his reary eyes looks to heaven and round about, and cannot find so much rest as to lay his eyelids close together than that thy tongue should be tuned with heavenly accents, and make the weary soul to listen for light and ease; and when he perceives that there is such a thing in the world, and in the order of things, as comfort and joy, to begin to break out from the prison of his sorrows at the door of sighs and tears, and by little and little melt into showers and refreshmenti This is glory to thy voice, and employment fit for the brightest angel. But so have I seen the sun kiss the frozen earth, which was bound up with the images of death, and the colder breath of the north; and then the waters break from their enclosures, and melt with joy, and run in useful channels; and the flies do rise again from their little graves in the walls, and dance a while in the air, to tell that their joy is within, and that the great mother of creatures will open the stock of her new refreshment, become useful to mankind, and sing praises to her Redeemer. So is the heart of a sorrowful man under the discourses of a wise comforter; he breaks from the despairs of the grave, and the fetters and chains of sorrow; he blesses God, and he blesses thee, and he feels his life returning; for to be miserable is death, but nothing is life but to be comforted; and God is pleased with no music from below so much as in the thanksgiving songs of relieved widows, of supported orphans, of rejoicing, and comforted, and thankful persons.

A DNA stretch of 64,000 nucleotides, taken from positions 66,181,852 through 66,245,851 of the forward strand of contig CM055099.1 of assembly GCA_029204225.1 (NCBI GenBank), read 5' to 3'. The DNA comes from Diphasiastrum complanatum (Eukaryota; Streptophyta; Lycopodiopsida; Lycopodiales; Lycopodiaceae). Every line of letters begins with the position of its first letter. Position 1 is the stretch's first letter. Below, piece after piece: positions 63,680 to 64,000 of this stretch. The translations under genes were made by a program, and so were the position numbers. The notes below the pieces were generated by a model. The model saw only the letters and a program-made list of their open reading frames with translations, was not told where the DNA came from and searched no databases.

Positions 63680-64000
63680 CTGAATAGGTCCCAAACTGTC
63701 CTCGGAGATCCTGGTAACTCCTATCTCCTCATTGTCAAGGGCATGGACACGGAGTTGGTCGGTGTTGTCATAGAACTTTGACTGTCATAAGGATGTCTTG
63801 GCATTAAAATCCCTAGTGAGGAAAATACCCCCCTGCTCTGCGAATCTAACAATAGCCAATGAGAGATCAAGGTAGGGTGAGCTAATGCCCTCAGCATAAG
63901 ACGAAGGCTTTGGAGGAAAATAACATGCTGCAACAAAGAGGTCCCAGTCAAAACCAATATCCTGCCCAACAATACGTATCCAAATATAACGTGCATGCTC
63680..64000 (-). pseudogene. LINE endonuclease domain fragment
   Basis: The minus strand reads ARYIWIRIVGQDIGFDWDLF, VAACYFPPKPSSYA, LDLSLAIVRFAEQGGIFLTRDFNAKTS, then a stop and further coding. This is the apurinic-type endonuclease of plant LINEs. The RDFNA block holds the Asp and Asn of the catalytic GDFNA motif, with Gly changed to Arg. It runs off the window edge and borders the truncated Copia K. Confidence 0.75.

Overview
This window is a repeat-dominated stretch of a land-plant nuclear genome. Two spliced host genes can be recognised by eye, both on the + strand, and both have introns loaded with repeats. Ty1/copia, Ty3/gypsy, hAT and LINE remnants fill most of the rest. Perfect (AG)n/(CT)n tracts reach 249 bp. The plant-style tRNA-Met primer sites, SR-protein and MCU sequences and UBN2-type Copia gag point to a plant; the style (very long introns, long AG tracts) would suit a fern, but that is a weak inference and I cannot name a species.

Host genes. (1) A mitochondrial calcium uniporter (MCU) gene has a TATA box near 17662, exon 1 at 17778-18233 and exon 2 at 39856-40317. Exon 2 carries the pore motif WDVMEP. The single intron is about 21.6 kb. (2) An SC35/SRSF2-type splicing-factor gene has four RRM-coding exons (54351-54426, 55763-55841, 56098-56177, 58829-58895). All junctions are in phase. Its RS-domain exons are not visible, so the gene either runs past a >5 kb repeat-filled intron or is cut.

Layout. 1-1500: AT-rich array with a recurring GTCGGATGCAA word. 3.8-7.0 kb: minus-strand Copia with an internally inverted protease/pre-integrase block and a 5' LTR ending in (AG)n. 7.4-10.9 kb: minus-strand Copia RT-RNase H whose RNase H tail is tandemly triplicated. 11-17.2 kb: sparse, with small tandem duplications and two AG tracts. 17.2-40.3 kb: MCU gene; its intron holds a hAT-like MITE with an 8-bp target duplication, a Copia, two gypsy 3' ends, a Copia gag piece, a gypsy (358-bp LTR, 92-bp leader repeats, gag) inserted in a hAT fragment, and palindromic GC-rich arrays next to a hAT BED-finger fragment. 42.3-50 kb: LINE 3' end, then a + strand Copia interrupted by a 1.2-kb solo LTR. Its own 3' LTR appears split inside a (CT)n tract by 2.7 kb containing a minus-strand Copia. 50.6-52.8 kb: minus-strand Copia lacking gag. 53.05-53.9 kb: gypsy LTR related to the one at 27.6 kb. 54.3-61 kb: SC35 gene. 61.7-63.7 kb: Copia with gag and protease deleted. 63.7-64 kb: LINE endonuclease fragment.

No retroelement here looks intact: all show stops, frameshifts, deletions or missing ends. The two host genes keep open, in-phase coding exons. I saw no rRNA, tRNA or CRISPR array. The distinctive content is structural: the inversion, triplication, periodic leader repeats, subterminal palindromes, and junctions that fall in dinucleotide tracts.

117. RICHARD BAXTER. 1615-1691. (Manual, p. 184.)


Rest! how sweet the sound! It is melody to my ears! It lies as a reviving cordial at my heart, and from thence sends forth lively spirits which beat through all the pulses of my soul! Rest, not as the stone that rests on the earth, nor as this flesh shall rest in the grave, nor such a rest as the carnal world desires. O blessed rest! when we rest not day and night, saying, "Holy, holy, holy, Lord God Almighty:" when we shall rest from sin, but not from worship; from suffering and sorrow, but not from joy! O blessed day! when I shall rest with God! when I shall rest in the bosom of my Lord! when my perfect soul and body shall together perfectly enjoy the most perfect God! when God, who is love itself, shall perfectly love me, and rest in this love to me, as I shall rest in my love to Him; and rejoice over me with joy, and joy over me with singing, as I shall rejoice in Him!

This is that joy which was procured by sorrow, that crown which was procured by the Cross. My Lord wept that now my tears might be wiped away; He bled that I might now rejoice; He was forsaken that I might not now be forsook; He then died that I might now live. O free mercy, that can exalt so vile a wretch! Free to me, though dear to Christ: free grace that hath chosen me, when thousands wer